Each tactical mesh device is independent of others, so setting up a tactical mesh isn’t difficult after you configure all the units, which you’ve likely done long before you hit the field. When it works right, you can bring a robust network into places where no other communications exists and do so almost instantly. Communications also can be encrypted to Advanced Encryption Standard 256, which could be important depending on where your teams are located or what they’re doing.

At a government price of $3,145, it’s a little expensive for an 802.11 wireless access point, but it's worth it if you need something rugged with the ability to seamlessly integrate with others to form a mesh network on the fly.

So this wireless mesh technology works pretty well. But adding the Librestream Onsight 2000R camera really makes the system functional for teams in the field. Like the mesh units, the Onsight is fully mil-spec rugged. That used to be a pretty big deal for a camera, though we have seen some really rugged models in past years.

The Onsight is fairly heavy, at 2 pounds, 7 ounces. It’s 8 inches wide and 5 inches thick, so you will certainly know you’re carrying it. There are two reasons for the extra mass. The first is the rugged aspects. Like the tactical mesh, we put the Onsight through all the mil-spec testing, and it made it through without so much as a scratch.

The second reason for the extra girth is that the unit is packed with features. It’s a lot more than just a camera. For starters, it can be configured to connect to the tactical mesh units. After you do that, the person with the camera on the front line can send video or still pictures back to people sitting in the command center.

If you push the call button, you can even alert people in the command center that you need to chat with them. That opens a videoconferencing session when they answer. And because the 4-inch-by-3-inch view screen behind the camera is a touch screen, the operator can point out things to those back at base. The experts at the base can also draw on their screen using photo editor-like tools, which will then show up on the camera’s view screen. So if they need the cameraperson to look at a certain object, for example, they can circle it on their screen so the operator knows what to concentrate on.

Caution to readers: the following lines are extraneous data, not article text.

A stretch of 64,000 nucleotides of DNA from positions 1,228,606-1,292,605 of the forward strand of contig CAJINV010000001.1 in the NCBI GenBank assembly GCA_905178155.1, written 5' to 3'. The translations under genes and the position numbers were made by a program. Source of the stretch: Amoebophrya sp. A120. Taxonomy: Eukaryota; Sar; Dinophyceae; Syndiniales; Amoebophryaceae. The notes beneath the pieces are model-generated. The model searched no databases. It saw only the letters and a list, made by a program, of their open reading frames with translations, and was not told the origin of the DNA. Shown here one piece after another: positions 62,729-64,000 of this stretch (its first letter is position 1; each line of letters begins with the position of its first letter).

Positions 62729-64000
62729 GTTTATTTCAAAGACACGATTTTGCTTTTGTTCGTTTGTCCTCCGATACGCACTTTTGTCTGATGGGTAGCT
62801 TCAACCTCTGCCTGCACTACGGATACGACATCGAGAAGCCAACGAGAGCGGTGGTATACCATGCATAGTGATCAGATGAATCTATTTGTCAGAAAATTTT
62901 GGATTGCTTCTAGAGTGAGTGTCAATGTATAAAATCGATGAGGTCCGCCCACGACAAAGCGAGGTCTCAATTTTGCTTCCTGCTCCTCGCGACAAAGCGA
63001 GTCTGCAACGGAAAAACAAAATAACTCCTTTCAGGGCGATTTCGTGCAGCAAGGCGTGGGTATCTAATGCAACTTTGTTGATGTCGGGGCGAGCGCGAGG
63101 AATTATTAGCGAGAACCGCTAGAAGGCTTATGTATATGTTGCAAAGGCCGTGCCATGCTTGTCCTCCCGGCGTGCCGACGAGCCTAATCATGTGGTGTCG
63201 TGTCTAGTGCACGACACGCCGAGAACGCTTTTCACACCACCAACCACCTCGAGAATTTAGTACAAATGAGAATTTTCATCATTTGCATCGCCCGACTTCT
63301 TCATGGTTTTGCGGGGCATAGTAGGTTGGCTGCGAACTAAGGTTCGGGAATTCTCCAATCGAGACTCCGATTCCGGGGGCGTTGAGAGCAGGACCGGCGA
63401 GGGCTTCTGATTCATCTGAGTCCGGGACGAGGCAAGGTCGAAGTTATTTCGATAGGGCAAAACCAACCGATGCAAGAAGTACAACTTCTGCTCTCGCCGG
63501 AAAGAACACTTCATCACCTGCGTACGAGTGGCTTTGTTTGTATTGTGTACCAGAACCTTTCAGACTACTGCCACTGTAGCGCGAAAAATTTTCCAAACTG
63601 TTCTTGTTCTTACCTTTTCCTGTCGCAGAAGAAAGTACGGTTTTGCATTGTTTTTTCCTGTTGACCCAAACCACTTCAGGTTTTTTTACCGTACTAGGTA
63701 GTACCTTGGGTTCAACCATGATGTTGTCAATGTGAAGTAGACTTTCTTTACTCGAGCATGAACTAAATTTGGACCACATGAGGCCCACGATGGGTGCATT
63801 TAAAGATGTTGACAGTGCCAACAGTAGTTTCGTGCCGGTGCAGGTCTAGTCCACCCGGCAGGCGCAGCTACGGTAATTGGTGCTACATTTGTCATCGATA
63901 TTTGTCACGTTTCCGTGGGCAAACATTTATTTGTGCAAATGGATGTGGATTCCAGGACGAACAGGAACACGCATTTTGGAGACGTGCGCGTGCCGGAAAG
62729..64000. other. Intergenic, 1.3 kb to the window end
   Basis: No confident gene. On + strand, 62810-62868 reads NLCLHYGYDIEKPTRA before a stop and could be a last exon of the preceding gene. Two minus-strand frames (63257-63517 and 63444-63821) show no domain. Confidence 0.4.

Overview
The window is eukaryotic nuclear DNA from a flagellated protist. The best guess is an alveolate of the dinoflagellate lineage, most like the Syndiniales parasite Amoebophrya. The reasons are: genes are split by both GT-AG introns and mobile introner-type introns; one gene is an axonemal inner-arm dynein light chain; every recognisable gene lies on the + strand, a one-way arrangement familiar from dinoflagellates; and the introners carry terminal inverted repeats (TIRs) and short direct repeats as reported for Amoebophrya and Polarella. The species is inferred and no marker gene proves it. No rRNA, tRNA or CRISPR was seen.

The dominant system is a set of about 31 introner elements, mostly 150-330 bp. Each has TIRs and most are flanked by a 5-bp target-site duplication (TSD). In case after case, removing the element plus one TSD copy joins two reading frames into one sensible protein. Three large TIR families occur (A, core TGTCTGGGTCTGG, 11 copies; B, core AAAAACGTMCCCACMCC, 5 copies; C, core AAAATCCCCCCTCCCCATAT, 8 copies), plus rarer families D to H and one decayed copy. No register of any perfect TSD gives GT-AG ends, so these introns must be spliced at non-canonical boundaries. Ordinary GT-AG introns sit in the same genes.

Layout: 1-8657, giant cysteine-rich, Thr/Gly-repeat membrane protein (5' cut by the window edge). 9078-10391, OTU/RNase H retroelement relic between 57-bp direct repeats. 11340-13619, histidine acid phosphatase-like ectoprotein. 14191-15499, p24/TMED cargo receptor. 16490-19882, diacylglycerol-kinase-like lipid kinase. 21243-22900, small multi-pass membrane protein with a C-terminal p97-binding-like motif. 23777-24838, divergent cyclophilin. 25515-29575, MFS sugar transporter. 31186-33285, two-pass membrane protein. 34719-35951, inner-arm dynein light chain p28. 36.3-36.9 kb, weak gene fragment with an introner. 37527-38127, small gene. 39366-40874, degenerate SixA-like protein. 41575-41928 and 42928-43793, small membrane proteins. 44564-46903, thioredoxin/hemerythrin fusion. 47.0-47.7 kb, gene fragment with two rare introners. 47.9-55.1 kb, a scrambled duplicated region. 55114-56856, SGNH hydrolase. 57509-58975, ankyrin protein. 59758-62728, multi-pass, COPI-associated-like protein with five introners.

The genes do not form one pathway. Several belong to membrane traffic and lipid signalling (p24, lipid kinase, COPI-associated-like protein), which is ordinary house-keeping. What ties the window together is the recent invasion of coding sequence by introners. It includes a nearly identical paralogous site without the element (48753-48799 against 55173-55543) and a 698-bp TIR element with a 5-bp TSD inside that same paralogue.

In our testing, the camera worked great as a videoconferencing tool. As long as line of sight was maintained to the mesh unit, you could travel several hundred feet and still receive a signal. Again, walls and barriers tended to greatly cut down on transmission distances. It might be best to leave the mesh point in a vehicle or with someone else instead of carrying it with you. That would give the camera a much longer wireless tether because its first hop would be to a mesh unit. Otherwise, the first hop might be strapped to your back.

The camera is pretty amazing. It can take high-resolution video and clear, crisp photographs. In our testing, we could zoom to a piece of paper sitting across the room and clearly read its content. There is a ring of lights around the lens that you can use to brighten dark areas, and they can also can be used for taking macro photography. When we sat the camera down lens-first on top of a penny in a dark room, it automatically focused on the coin and displayed it in great detail.

Because of the zoom and macro lens functions — and to a lesser extent, the light ring — there really isn’t a situation in which the Onsight wouldn’t be helpful for capturing images. At a government price of $9,490, it’s a substantial investment. But the price is easily justified if it can save lives, and this system — both the camera and the tactical mesh points — could certainly help do just that.

Fortress Technologies, www.fortresstech.com

Fortress ES210 Tactical Mesh Point with Librestream Onsight 2000R field camera

Pros: Can set up wireless networks on the fly; camera allows perfect teleconferencing with base camp.
Cons: Expensive; relies on line of sight for full signal distance.
Performance: A
Ease of Use: B
Features: A+
Value: A-
Government price: $3,145 for wearable mesh point; $9,490 for the Librestream Onsight 2000R field camera